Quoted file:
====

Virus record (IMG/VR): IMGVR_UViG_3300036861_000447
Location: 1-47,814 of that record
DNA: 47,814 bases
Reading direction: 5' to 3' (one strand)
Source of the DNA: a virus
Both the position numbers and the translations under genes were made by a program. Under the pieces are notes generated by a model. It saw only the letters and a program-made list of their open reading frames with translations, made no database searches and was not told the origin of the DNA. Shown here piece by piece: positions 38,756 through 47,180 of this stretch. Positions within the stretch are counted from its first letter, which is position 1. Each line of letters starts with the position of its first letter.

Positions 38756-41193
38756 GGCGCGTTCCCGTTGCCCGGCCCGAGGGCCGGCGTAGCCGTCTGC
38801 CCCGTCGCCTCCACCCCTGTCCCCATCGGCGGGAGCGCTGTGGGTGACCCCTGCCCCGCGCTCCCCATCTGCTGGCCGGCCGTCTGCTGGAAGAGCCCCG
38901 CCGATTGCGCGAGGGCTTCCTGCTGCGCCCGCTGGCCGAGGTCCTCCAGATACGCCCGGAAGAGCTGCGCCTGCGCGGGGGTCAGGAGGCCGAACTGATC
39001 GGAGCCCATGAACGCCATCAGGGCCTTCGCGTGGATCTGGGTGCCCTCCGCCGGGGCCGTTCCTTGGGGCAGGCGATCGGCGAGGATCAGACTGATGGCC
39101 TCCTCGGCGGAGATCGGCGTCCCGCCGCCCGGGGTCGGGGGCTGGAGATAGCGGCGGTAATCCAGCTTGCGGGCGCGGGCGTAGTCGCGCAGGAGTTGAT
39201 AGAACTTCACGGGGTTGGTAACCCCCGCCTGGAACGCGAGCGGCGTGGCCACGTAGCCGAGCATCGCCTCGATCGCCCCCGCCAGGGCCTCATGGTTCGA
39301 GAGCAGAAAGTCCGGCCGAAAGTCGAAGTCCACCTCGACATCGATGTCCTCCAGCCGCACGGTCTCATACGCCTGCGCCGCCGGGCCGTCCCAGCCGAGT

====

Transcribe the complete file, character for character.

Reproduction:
Virus record (IMG/VR): IMGVR_UViG_3300036861_000447
Location: 1-47,814 of that record
DNA: 47,814 bases
Reading direction: 5' to 3' (one strand)
Source of the DNA: a virus
Both the position numbers and the translations under genes were made by a program. Under the pieces are notes generated by a model. It saw only the letters and a program-made list of their open reading frames with translations, made no database searches and was not told the origin of the DNA. Shown here piece by piece: positions 38,756 through 47,180 of this stretch. Positions within the stretch are counted from its first letter, which is position 1. Each line of letters starts with the position of its first letter.

Positions 38756-41193
38756 GGCGCGTTCCCGTTGCCCGGCCCGAGGGCCGGCGTAGCCGTCTGC
38801 CCCGTCGCCTCCACCCCTGTCCCCATCGGCGGGAGCGCTGTGGGTGACCCCTGCCCCGCGCTCCCCATCTGCTGGCCGGCCGTCTGCTGGAAGAGCCCCG
38901 CCGATTGCGCGAGGGCTTCCTGCTGCGCCCGCTGGCCGAGGTCCTCCAGATACGCCCGGAAGAGCTGCGCCTGCGCGGGGGTCAGGAGGCCGAACTGATC
39001 GGAGCCCATGAACGCCATCAGGGCCTTCGCGTGGATCTGGGTGCCCTCCGCCGGGGCCGTTCCTTGGGGCAGGCGATCGGCGAGGATCAGACTGATGGCC
39101 TCCTCGGCGGAGATCGGCGTCCCGCCGCCCGGGGTCGGGGGCTGGAGATAGCGGCGGTAATCCAGCTTGCGGGCGCGGGCGTAGTCGCGCAGGAGTTGAT
39201 AGAACTTCACGGGGTTGGTAACCCCCGCCTGGAACGCGAGCGGCGTGGCCACGTAGCCGAGCATCGCCTCGATCGCCCCCGCCAGGGCCTCATGGTTCGA
39301 GAGCAGAAAGTCCGGCCGAAAGTCGAAGTCCACCTCGACATCGATGTCCTCCAGCCGCACGGTCTCATACGCCTGCGCCGCCGGGCCGTCCCAGCCGAGT